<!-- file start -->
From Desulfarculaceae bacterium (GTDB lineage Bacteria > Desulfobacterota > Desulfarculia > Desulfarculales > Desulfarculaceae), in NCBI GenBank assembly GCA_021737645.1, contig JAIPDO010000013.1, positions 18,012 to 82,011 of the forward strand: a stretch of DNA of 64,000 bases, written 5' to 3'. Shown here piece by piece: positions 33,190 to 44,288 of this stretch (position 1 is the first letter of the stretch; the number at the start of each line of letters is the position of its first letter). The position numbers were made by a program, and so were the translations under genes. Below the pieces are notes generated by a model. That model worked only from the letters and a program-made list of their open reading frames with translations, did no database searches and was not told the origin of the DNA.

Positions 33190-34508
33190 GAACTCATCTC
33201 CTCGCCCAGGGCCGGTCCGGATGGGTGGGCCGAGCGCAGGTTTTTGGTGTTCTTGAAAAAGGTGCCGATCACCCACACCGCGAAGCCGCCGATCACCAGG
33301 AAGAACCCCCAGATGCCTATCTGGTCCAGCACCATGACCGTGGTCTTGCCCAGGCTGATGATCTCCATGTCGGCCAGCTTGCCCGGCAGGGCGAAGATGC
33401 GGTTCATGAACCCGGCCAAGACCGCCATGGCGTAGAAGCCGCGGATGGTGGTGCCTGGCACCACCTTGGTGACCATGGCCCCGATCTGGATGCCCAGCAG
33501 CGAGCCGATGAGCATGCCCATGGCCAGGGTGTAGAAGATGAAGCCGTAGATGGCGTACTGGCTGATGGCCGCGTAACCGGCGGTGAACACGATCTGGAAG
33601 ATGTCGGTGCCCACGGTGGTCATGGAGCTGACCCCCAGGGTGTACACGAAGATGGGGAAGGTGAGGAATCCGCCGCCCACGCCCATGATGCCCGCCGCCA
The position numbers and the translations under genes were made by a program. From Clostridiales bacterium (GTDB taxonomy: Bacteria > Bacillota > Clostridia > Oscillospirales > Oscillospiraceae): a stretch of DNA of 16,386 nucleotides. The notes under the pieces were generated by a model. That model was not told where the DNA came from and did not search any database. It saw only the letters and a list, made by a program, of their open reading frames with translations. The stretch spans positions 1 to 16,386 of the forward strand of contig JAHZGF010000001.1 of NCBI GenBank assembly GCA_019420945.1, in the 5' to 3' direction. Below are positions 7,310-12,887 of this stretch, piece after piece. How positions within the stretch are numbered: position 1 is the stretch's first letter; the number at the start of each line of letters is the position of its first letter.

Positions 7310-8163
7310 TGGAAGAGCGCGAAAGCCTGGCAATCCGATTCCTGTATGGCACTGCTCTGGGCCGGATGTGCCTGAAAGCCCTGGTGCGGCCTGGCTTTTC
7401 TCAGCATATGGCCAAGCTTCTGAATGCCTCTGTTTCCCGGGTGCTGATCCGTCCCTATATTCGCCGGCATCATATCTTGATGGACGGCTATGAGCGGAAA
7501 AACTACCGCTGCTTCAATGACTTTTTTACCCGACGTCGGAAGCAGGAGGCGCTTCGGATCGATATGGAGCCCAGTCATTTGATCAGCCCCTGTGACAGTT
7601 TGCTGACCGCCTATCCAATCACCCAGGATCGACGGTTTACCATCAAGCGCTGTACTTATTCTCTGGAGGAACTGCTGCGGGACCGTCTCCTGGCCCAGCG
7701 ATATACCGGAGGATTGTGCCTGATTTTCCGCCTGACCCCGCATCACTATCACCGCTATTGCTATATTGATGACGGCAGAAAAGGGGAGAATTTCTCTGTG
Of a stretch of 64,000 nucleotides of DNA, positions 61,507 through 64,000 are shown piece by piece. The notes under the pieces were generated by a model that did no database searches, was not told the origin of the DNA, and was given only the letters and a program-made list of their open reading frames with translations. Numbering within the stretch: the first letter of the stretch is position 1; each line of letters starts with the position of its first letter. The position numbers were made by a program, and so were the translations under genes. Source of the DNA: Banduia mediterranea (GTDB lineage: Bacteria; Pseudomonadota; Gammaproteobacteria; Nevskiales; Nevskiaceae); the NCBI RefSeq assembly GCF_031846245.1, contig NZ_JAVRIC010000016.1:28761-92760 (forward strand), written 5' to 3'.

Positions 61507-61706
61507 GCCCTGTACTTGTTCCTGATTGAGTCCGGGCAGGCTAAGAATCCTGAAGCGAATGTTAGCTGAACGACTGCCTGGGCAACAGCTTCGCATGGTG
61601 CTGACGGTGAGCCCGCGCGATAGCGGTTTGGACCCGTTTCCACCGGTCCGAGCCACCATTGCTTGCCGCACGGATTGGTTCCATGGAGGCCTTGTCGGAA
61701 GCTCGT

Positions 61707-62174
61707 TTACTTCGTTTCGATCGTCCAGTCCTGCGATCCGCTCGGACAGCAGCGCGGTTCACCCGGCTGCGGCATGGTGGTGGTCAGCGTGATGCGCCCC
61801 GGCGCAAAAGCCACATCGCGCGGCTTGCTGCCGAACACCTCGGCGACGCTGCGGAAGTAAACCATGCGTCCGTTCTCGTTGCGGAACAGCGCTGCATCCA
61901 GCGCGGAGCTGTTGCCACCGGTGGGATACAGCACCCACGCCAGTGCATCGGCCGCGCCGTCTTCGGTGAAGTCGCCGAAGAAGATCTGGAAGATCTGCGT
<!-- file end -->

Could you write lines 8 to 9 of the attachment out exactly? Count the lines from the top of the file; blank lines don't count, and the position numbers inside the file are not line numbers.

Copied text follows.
33601 ATGTCGGTGCCCACGGTGGTCATGGAGCTGACCCCCAGGGTGTACACGAAGATGGGGAAGGTGAGGAATCCGCCGCCCACGCCCATGATGCCCGCCGCCA
The position numbers and the translations under genes were made by a program. From Clostridiales bacterium (GTDB taxonomy: Bacteria > Bacillota > Clostridia > Oscillospirales > Oscillospiraceae): a stretch of DNA of 16,386 nucleotides. The notes under the pieces were generated by a model. That model was not told where the DNA came from and did not search any database. It saw only the letters and a list, made by a program, of their open reading frames with translations. The stretch spans positions 1 to 16,386 of the forward strand of contig JAHZGF010000001.1 of NCBI GenBank assembly GCA_019420945.1, in the 5' to 3' direction. Below are positions 7,310-12,887 of this stretch, piece after piece. How positions within the stretch are numbered: position 1 is the stretch's first letter; the number at the start of each line of letters is the position of its first letter.